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Potent rasa

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A quest for the adrenaline rush of a good performance and the creative forces shaping it.

Anita Ratnam: Movement and mood
Anita Ratnam: Movement and mood

’Surrounded by speed and spectacle, my style is slow, meditative and very personal.’

Praveena Shivram

Celebrated danseuse Anita Ratnam’s artistic journey has traversed the gamut of emotions, sensibilities, ideologies and genres. Her work today seamlessly transcends cultural barriers, whereby movement and body synchronise into a variegated entity. “The process of creativity is what excites me more than the actual presentation. This is something that we do not enshrine in India. The entire adventure of discussion, improvisation, creation, negation, assembly of images and movements, arguments, doubts and tears… all this is so vital and precious to me. The performance has its own avatar. But once the lights are on and I place my foot on stage, there is no looking back. No rewind or pause button. I love the adrenalin of performance with the warmth and alchemy of bodies and eyes watching. This is a magical and potent

rasa

,” Anita says animatedly.

With four decades of over 1,000 performances, both in the international and national arena, Anita is a recipient of several awards and accolades including the Kalaimamani title conferred by the Tamil Nadu government.

Personal style

The Chennai-based artiste calls herself a “contemporary classicist”. Trained in Bharatnatyam, she also has formal training in other performing art forms like Kathakali, Mohiniattam, and calisthenics like yoga, Tai Chi and kalaripayettu. She has experimented with several styles and genres of dance and body movements, leading to the evolution of a unique style of her own — Neo Bharatham. “Neo Bharatam is a slow and organic process. It is not a pastiche. It is not fusion and it is certainly not a style that I can’t teach anyone. It is mine alone, developed over years of trial and error. I move in this way today because I am listening to my body. Surrounded by speed and spectacle, my style is slow, meditative and very personal. My own life experience is part of the creative process,” she avers.

Anita has also had shorts stints in theatre and film but says Bharatanatyam is still her anchor in the sea of choices. “Bharatanatyam is my bedrock and the source of my creative process. Having said that, I love Butoh (Japanese modern dance) — a total opposite in every way from Bharatanatyam. I am fascinated with the slowness, the rejection of all things beautiful and the refusal to be easy on the eye, and the embracing of all aspects of life — even death and the bizarre. I can never be a Butoh dancer, but that art form has informed my work more and more over time,” she says.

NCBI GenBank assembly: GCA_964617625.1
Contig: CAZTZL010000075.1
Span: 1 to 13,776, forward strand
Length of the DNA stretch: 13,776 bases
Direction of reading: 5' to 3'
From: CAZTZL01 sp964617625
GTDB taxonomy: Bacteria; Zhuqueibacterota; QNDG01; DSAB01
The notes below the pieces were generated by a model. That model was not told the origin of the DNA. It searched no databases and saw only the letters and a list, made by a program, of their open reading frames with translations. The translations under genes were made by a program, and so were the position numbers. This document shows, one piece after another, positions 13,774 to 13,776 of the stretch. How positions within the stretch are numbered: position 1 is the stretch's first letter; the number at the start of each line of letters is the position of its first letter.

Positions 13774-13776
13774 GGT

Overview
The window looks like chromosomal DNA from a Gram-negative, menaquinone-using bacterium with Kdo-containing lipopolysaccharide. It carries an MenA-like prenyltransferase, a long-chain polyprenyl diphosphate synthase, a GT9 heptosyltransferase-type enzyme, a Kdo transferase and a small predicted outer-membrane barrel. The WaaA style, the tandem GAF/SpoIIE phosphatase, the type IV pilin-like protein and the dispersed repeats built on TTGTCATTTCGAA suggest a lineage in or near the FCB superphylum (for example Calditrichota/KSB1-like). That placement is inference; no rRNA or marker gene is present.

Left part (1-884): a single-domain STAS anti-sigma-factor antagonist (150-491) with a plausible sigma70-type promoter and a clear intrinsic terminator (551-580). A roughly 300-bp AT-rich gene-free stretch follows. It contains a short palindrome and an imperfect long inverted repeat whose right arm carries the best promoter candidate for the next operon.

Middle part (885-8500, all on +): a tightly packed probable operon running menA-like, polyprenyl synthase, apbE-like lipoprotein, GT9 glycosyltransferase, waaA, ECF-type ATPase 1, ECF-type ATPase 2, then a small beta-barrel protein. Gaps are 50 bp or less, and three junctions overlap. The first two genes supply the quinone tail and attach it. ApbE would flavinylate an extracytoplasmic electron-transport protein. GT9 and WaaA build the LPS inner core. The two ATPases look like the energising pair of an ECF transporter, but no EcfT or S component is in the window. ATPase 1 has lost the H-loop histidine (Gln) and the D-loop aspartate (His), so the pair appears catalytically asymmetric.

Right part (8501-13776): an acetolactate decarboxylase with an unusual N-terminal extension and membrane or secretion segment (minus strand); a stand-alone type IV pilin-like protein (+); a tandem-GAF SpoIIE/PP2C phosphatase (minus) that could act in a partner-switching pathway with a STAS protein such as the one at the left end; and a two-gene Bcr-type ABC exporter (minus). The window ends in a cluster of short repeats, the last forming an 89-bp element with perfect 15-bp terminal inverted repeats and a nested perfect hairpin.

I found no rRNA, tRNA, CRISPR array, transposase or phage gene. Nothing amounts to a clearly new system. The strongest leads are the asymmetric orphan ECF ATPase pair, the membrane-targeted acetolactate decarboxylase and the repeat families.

‘Other’ impressions

In 1992 she set up the Arangham Trust, which “seeks to explore, enrich and promote the performing and visual arts of India. Soon she also launched www.narthaki.com, a portal on Indian dance. And in a city like Chennai, which is traditionally associated with the classical art forms (and often misconstrued as intolerant towards alternative art forms), she introduced ‘The Other Festival’ together with arts patron Ranvir Shah.

“The Other Festival was meant to bring the brave, bold and the adventurous in contemporary performance and visual arts to a great city like Chennai. It was timed to be a curtain-raiser to the visible 75-year-old classical music and dance season. By launching on December 1 every year, the festival spoke of the ‘other’ Chennai — a side and a face that was young, international and open to new ideas!” she explains.

What began as a “small festival with a big heart” is today a veritable platform for contemporary performances and performers. Much like the Grey Festival that Anita was recently a part of in Singapore. “That was a really lovely experience. Sharing the festival alongside the pioneering Astad Deboo was an honour. The four-day event was dedicated to dancer Chandralekha and my own evening of work was called “about HER… in five chapters”. It was a suite of five dances of which the first piece was called REBEL and dedicated to Chandra,” she says. Chandralekha is considered the pioneer of the contemporary art scene in Chennai.

Art education

As a creative person who is constantly evolving, Anita’s artistic radars are constantly observing and archiving details. “I have been often asked to enter the world of education. With my PhD on theatre studies hopefully behind me next year and a spate of teaching invitations abroad, it will be time to begin thinking in that direction. I have often wanted to initiate a diploma in cultural and performance studies, a discipline not available in India,” she adds.

Often described as a dancer, scholar, choreographer, writer and cultural ambassador, we wonder what lies beneath the appellations. “You forgot impresario and cultural entrepreneur,” she says with a smile, before adding, “Anita is all of these and none of these. I will always think of myself as a communicator and not just a dancer. I am passionate about life and it reflects in all that I do. I hope I never stop laughing and revelling in all that life throws at me.”

(This article was published in the Business Line print edition dated August 17, 2007)
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